I took a deep breath and walked in. My heart was pounding out of my chest as I faced the room of judges. I told them my name, the monologue I was going to perform, and closed my eyes. Ready, set, go.
I opened my mouth, but my mind was blank. All eyes were on me as I struggled to find the words. I had been waiting for this moment since I was accepted to the Screened Theater Program and learned the play this year was A Few Good Men. I had practiced so many times, but now I couldn’t remember any lines. Those two seconds felt like an eternity. Angry at myself, I debated asking if I could start over. In that moment of terror I found courage. Make it or break it. What’s the damn line? My gut told me to keep going.
“THIS IS BULLSHIT!”
Those words were not even remotely close to my monologue, but a surge of relief washed over me as I realized I was back on track, and from there I improvised the rest. I forced myself to look up at the judges and was met with blank stares.
“Thank you,” I said, and left. I held my composure until I turned the corner. Completely deflated, I hung my head. My dreams had evaporated before my eyes.
I flopped on my bed. All that for nothing. My dream of starring as Lt. Daniel Kaffee felt unattainable. Pacing, I stubbed my toe, landing in front of my mirror. I caught my reflection doubled over in pain and sadness. How pathetic.
My frustration fueled my determination to carry on. I grabbed some monologues and rehearsed in front of the mirror, a camera, my dogs, any audience I could find.
I went to sleep that night agonizing over my performance. How could I forget those lines? Call backs were the next day, and although I had my doubts, I still had a tiny glimmer of hope.
When I arrived at school, I reluctantly approached the callback list. There it was, at the top, in big black letters: ZACHARY SIRKIN.
The director approached me, “You did really well. Your veins were popping out of your neck when you said the bullshit line!” Had improvising landed me this call back?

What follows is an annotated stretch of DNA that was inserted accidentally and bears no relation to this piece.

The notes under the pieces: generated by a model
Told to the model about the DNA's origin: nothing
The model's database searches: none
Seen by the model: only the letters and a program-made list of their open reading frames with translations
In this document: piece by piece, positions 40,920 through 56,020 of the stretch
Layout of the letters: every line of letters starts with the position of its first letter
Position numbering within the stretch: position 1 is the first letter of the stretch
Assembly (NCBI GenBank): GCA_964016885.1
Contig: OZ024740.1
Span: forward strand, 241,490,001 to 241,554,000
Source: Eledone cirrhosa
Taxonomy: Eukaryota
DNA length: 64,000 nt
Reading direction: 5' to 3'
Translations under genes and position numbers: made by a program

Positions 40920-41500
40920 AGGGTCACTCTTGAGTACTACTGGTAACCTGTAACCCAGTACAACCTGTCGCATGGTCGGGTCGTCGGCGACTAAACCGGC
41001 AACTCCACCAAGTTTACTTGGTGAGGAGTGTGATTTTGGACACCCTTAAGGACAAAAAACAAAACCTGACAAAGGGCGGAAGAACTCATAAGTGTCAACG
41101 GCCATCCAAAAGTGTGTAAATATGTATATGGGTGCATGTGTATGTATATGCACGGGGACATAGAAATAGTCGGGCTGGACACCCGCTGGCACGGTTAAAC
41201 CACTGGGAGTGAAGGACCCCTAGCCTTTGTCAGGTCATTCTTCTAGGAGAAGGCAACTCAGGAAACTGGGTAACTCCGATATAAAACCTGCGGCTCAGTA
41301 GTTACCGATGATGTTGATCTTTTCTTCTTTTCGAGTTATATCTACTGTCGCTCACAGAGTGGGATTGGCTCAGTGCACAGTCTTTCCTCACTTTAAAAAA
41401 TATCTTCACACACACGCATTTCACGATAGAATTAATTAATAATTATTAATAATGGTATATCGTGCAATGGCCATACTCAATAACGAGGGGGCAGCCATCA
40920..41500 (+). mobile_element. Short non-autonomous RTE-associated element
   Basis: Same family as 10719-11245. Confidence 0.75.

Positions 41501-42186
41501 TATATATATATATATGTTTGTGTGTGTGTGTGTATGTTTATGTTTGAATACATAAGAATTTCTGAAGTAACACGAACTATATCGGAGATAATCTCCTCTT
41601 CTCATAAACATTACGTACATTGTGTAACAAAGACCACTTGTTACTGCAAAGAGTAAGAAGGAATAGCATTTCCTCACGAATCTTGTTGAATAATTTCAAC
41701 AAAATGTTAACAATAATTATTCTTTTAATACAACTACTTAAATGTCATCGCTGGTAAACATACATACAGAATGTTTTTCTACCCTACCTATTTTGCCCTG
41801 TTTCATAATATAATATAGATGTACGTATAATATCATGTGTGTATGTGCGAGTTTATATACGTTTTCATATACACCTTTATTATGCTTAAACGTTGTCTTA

The next audition would determine our roles. My stomach swarmed with butterflies, as the director called, “Julian will read for Kaffee.” My heart sank. Julian had been the lead in every play, a natural actor teachers adore.
”Zach you read for …” I held my breath. Please let it be Kaffee. “… Kaffee.” Yesssss! Oh wait… I’m going head-to-head with the best actor in the school.
I put my heart and soul into that first scene. Eventually, only Julian and I remained. My director’s advice echoed in my mind, Talent doesn’t trump hard work. With enough effort, you can overcome any obstacle.
“I want to see them both read,” the director said. I read second, hands shaking but voice strong.
Regardless of the outcome, I was confident that I had found my voice and that itself was an accomplishment. If I don’t get the part, I’ll just have to work that much harder next time.
The next day I approached the call board. I took a deep breath, heart pounding, and read in big black letters, DANIEL KAFFEE … ZACHARY SIRKIN.
I learned I was not a person who was going to just wallow in my misery: I would get up and push myself through rough patches. I recently had an important interview and drew upon this experience to overcome uncertainty. I went into it nervous but sure of myself. Whatever happened I would find a creative solution. Through my struggle, I discovered my passion for acting, igniting my confidence and internal motivation. In the future, I know I will be able to call on these skills again.